Tuesday, May 28, 2024
HomeWellnessAgingCould a simple EEG sleep test for dementia help identify older adults...

Could a simple EEG sleep test for dementia help identify older adults at risk?

Researchers investigated whether an EEG sleep test for dementia can help to identify individuals with or at risk of developing the condition.

Dementia, a brain disease that causes a progressive decline in memory, thought processing, behaviour and everyday functioning, is an increasing problem worldwide. Usually affecting older adults, the condition not only leads to disability and loss of independence in the sufferers but also significantly impacts the lives of their families. Current diagnostic tests, such as brain scans, are expensive, of limited availability and require hospital attendance. A simple, cost-effective test that could identify those with or at risk of dementia would be a useful tool. Researchers at the Massachusetts General Hospital, USA, have been investigating the use of electroencephalography (EEG), a way of measuring electrical activity in the brain by placing electrodes on the scalp, to help identify those with or at risk of dementia. The results of their most recent study are published in JAMA Network Open.

EEG patterns during sleep change with aging

Brain electrical activity patterns change during daily activities and sleep. As we age, sleep becomes more fragmented and this is reflected in the brainwave patterns recorded using EEGs. In people with dementia, sleep is even more fragmented, and examining sleep EEG recordings could be a useful way to spot brain changes linked to the condition. Researchers at Massachusetts General Hospital, USA, have been investigating this possibility and have already developed a brain age index (BAI) measure. This technique uses artificial intelligence and a large set of sleep EEG data to calculate the difference between the brain age reflected by an individual’s sleep EEG pattern recording and the actual chronological age of the patient. A higher BAI reflects a deviation from normal brain aging and could indicate the presence or risk of dementia.

To test whether sleep EEG BAI measurements might be a good test for dementia, the researchers analyzed over 5,000 sleep EEGs from over 4,000 individuals. These were grouped into: 81 dementia patients, 44 individuals with mild cognitive impairment, 1,075 individuals who had some symptoms but no diagnosis or impairment, and 3,024 individuals without dementia. They computed the BAI values based on the sleep EEG recordings and compared the average BAI across the different groups.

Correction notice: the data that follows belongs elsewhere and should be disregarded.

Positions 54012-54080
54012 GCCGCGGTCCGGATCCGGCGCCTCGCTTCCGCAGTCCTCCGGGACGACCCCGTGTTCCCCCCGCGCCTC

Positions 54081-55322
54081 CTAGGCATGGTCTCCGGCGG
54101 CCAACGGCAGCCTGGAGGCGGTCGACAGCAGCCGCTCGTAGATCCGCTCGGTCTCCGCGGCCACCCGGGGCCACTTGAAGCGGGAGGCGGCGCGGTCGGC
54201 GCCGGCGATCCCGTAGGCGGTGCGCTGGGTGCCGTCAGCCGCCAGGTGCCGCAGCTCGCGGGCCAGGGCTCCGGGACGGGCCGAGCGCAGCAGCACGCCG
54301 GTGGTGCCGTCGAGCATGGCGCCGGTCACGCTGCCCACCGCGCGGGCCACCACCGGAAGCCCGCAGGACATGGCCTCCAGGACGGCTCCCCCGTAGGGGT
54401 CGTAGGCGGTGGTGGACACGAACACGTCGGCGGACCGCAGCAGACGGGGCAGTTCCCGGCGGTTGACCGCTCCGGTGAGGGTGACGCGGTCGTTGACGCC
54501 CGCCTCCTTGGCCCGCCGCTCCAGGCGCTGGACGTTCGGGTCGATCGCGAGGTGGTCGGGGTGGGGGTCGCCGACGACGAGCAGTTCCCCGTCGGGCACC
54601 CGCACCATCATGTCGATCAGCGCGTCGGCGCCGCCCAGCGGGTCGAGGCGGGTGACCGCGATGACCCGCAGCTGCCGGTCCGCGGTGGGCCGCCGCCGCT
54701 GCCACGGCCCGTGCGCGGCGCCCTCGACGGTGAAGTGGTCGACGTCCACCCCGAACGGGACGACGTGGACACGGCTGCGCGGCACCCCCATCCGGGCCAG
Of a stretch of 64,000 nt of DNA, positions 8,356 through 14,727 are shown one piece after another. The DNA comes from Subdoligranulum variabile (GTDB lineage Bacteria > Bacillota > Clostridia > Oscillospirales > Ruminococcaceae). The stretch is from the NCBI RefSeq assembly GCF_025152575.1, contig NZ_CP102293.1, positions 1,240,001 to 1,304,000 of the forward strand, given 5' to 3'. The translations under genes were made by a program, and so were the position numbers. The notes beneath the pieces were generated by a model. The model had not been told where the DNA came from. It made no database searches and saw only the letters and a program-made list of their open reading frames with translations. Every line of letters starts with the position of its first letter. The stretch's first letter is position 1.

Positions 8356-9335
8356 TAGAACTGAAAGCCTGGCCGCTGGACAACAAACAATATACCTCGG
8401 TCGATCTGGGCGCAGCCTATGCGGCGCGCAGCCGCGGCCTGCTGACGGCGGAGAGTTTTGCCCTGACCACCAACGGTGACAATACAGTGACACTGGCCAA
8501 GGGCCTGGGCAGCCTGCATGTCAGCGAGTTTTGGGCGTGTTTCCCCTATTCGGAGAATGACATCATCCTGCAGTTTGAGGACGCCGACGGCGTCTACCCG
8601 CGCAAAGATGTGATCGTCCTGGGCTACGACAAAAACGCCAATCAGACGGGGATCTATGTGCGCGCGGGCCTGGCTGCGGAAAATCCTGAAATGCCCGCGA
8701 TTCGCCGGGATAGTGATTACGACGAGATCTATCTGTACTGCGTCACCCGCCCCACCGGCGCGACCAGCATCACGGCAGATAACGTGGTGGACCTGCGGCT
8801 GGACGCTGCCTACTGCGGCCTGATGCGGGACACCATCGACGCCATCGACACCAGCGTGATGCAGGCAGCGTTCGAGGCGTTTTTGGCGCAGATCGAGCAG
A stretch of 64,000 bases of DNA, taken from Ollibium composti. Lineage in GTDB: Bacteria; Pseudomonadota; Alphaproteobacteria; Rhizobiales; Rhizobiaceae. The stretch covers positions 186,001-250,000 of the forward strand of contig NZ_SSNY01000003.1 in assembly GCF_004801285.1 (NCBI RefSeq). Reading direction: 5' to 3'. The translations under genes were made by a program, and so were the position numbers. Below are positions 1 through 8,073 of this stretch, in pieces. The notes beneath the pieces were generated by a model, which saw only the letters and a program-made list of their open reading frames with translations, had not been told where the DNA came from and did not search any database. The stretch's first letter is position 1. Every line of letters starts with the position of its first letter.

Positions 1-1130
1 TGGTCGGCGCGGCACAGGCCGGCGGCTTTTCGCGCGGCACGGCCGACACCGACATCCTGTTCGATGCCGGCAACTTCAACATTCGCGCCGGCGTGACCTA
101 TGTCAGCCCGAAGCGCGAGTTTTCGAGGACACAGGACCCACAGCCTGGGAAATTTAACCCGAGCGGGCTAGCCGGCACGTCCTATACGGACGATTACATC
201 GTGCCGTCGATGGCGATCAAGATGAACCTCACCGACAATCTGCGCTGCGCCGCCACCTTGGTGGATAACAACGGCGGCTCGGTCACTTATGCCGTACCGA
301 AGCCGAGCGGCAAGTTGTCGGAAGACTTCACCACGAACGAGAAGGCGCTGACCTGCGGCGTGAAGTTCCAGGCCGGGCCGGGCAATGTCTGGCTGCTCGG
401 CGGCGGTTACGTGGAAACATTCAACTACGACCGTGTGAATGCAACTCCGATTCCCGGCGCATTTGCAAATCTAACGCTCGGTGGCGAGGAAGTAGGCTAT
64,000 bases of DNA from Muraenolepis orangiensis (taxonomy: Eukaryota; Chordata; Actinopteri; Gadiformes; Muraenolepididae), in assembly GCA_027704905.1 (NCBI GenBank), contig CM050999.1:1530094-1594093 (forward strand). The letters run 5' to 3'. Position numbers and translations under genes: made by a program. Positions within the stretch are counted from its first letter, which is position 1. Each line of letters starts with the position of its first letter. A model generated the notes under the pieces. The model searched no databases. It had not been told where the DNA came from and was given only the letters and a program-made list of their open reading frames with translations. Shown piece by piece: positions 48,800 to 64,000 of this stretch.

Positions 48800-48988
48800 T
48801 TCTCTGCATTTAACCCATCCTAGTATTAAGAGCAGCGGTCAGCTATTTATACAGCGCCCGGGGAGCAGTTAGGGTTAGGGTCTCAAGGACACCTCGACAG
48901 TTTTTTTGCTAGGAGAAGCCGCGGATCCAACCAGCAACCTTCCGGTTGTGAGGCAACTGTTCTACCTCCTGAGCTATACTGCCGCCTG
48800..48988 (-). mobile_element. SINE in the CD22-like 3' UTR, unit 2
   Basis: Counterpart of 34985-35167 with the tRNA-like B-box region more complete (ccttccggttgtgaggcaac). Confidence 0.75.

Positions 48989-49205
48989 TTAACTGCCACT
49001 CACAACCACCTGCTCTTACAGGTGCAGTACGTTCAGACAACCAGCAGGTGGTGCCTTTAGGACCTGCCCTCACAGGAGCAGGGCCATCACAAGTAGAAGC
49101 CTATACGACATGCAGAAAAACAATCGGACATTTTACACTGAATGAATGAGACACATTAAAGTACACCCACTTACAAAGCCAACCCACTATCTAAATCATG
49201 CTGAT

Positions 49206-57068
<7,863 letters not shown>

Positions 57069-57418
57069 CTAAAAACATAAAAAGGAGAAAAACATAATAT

BAI values increased across the groups as cognitive impairment and dementia symptoms increased. Patients with dementia had an average BAI value about four years older than those without dementia.

BAI measure calculated from sleep EEG could diagnose or predict dementia

The study findings suggest that BAI values calculated from sleep EEG recordings show promise as a test for dementia. BAI could be a used as both a screening tool and as a way to monitor dementia progression.

“This is an important advance, because before now it has only been possible to measure brain age using brain imaging with magnetic resonance imaging [a type of brain scan], which is much more expensive, not easy to repeat and impossible to measure at home.” said Elissa Ye, MSc, the lead author of the study. With the increasing availability of inexpensive technologies such as headbands making EEG testing more easily accessible, sleep EEG tests could be performed in primary care or even home settings.

“Because it is quite feasible to obtain multiple nights of EEG, even at home, we expect that measuring BAI will one day become a routine part of primary care, as important as measuring blood pressure,” said Dr. Alice Lam, the study’s co-author.

Written by Julie McShane, MA MB BS


1. Ye E, Sun H, Leone M, et al. Association of sleep electroencephalography-based brain age index with dementia. JAMA Network Open 2020;3(9):e2017777357, doi:10.1001/jamanetworkopen.2020.17357.

2. Massachusetts General Hospital, Press release Sept 28, 2020. Noninvasive sleep test may help diagnose and predict dementia in older adults. https://www.eurekalert.org/pub_releases/2020-09/mgh-nst092420.php

Julie Mcshane MA MB BS
Julie Mcshane MA MB BS
Julie studied medicine at the Universities of Cambridge and London, UK. Whilst in medical practice, she developed an interest in medical writing and moved to a career in medical communications. She worked with companies in London and Hong Kong on a wide variety of medical education projects. Originally from Ireland, Julie is now based in Dublin, where she is a freelance medical writer. She enjoys contributing to the Medical News Bulletin to help provide a source of accurate and clear information about the latest developments in medical research.


Please enter your comment!
Please enter your name here

Latest News and Articles


Stay Connected

Article of the month

Recognizing HIE: A Call for Advocacy

Have you heard of HIE? It’s the second leading cause of infant mortality and lifelong disability worldwide. 2-3 per 1,000 live births in high-income...

Joke Of The Day – May 28

A medical student was visiting his elderly grandfather and was asking him about the new medication that he was currently taking. "So, I understand that...


error: Content is read-only and copy-protected.